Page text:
This correspondence with influential art critic Clive Bell discusses the possibility of an exhibit of paintings by Vanessa Bell and Duncan Grant, and points to an American receptivity to Bloomsbury’s distinctive versions, both textual and visual, of the modernist avant-garde. Arts Club president Elizabeth “Bobsy” Goodspeed writes to Bell, “you made the happy suggestion that Virginia Woolf write the introduction to the catalogue and I hope this also will still be possible,” and he responds “I’m sure Virginia Woolf will do what is asked of her.” Woolf’s influence was well established by the late 1930s. Man Ray’s portrait of Woolf graced a 1937 cover of Time magazine after Woolf’s multigenerational family saga, The Years, became a bestseller in the U.S. The influence of Bloombsury’s visual artists was also growing. Prohibitively expensive shipping costs estimated by a London art shipper prevented the Arts Club exhibit itself, but the correspondence reveals the keen early interest among Americans in Bloomsbury’s visual art, as well as its texts. After the Second World War, Americans would become avid collectors of Bloomsbury’s visual art, and the Arts Club correspondence provides a prescient sense of an emergent trend. Chicago’s tastemakers were at the forefront of an important 20th-century American engagement with British art. The intimate tone of Bell’s earlier note to Arts Club staff member Alice Roullier, proclaiming his loyalty to women, suggests that Bell’s Chicago connection was entirely consistent with Bloomsbury’s famous cultivation of personal relations, and its feminism. While American interest in Bloomsbury’s writers is well known, pre-WWII American familiarity with Bloomsbury visual art has been regarded as almost non-existent. The Arts Club Papers indicate that Chicago audiences were, in fact, helping to establish the reputation not only of Bloomsbury, but of 20th-century modernist British artists, generally: Arts Clubs announcements and schedules include exhibits of paintings by central Bloomsbury figure Roger Fry in the early 1930s, as well as exhibits by J.D. Fergusson, important Scottish Colourist, graphic designer for Rhythm magazine, and husband of dance educator Margaret Morris. Lecturers included Tate curator H.S. Ede on iconic avant-garde sculptor Gaudier-Brzeska (Ede’s biography of Gaudier-Brzeska was a Book-of-the-Month Club selection), Wyndham Lewis on Le Corbusier, and innovative choreographer Ninette de Valois, who worked extensively with Yeats’ Abbey Theatre. The Arts Club Papers invite us to consider the meaning, value, and importance of a British avant-garde exhibited alongside works by continental European masters such as Brancusi, Braque, Duchamp, Ernst, and Picasso.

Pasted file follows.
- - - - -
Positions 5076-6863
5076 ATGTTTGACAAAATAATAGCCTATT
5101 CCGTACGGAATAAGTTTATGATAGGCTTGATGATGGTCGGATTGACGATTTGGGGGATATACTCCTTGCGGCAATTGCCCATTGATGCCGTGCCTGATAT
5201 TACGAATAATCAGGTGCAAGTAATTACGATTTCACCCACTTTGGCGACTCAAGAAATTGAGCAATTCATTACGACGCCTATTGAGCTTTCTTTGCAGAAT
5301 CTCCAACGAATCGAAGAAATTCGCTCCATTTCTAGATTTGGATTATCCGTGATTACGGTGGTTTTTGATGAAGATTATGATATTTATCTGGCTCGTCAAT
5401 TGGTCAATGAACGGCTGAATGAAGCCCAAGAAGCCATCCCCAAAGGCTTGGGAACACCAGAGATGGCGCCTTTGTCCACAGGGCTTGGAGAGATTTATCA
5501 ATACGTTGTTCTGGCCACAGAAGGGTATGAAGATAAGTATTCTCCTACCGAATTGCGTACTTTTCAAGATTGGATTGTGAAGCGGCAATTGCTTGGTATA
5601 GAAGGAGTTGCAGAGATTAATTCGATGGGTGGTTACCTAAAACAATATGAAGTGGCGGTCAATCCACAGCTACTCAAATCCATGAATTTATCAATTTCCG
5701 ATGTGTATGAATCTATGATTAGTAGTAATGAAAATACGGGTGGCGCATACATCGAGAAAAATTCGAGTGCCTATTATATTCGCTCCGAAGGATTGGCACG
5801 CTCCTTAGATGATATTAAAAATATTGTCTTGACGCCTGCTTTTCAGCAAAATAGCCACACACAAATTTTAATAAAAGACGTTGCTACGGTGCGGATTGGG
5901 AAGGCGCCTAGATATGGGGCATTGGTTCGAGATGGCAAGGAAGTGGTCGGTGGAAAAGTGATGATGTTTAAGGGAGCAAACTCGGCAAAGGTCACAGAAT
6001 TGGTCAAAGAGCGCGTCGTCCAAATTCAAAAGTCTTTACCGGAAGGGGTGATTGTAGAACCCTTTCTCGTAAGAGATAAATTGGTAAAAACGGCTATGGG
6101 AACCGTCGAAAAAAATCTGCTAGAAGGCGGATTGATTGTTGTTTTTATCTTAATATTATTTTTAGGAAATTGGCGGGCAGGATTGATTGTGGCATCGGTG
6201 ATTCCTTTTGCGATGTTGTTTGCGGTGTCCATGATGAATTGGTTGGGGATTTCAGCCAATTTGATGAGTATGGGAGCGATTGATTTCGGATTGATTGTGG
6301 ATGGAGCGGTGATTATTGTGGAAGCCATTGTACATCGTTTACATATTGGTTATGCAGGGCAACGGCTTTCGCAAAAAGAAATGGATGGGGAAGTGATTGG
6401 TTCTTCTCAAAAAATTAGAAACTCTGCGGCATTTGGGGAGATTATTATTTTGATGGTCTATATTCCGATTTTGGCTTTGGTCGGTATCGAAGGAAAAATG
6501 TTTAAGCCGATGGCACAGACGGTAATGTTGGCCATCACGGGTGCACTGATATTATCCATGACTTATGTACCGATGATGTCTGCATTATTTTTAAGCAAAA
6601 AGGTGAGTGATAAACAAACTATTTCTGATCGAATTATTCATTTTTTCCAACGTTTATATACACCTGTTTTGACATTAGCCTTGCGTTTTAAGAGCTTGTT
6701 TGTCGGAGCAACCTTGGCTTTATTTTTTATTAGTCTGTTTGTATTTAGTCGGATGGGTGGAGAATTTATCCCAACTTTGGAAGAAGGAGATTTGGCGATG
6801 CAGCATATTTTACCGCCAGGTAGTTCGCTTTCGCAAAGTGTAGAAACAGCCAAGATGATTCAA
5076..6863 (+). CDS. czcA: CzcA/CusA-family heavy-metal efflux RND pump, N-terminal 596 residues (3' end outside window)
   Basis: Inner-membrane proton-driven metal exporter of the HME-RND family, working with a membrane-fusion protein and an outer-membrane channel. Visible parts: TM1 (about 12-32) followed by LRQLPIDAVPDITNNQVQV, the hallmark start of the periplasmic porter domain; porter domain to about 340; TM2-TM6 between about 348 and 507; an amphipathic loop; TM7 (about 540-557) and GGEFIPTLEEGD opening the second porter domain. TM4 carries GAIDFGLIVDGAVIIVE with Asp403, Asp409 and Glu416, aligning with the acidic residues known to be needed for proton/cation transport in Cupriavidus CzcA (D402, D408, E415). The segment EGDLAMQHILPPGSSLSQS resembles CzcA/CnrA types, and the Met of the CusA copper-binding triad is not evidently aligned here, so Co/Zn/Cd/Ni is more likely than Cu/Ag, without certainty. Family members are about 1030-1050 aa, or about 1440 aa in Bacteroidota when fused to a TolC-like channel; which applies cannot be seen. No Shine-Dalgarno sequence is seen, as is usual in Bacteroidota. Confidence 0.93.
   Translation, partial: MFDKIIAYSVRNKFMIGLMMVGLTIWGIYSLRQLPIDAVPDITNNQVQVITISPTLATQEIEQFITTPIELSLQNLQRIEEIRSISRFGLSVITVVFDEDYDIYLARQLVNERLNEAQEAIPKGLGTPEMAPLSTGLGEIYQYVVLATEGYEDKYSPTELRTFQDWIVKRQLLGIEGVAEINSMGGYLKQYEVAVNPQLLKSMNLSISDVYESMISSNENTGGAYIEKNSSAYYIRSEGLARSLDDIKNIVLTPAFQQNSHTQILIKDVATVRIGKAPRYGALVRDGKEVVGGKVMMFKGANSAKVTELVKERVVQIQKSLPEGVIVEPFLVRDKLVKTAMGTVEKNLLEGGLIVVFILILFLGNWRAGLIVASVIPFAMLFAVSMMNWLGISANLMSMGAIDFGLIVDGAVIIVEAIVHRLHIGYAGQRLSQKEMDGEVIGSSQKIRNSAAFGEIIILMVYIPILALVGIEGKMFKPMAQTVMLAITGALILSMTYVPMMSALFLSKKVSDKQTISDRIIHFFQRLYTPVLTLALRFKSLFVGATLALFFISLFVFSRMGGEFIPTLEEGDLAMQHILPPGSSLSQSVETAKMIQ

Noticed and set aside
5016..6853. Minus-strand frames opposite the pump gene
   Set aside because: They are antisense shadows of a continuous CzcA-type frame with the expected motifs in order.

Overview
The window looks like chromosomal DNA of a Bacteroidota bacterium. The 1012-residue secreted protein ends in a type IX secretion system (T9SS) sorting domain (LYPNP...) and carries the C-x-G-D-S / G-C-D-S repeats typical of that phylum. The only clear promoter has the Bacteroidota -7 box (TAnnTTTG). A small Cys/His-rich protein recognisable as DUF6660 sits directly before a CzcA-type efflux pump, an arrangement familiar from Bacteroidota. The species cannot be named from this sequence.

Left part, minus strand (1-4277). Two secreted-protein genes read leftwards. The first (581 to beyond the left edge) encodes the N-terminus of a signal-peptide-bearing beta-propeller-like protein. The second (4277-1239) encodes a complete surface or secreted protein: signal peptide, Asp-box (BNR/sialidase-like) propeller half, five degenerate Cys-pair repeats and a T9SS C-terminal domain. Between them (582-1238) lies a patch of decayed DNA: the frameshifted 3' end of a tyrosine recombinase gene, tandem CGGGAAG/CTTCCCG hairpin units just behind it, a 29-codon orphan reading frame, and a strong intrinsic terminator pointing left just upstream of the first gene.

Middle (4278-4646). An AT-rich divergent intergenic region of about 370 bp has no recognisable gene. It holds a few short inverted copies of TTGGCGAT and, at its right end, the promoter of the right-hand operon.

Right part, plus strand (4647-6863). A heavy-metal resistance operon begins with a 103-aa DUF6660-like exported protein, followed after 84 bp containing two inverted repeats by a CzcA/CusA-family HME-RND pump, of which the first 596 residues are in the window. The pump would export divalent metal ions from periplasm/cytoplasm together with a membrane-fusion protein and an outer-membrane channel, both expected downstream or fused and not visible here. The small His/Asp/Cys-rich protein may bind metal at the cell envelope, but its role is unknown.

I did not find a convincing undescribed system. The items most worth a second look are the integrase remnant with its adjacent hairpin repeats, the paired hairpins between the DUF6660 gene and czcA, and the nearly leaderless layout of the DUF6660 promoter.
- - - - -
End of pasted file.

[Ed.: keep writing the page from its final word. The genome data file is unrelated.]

- Rishona Zimring, Lewis and Clark College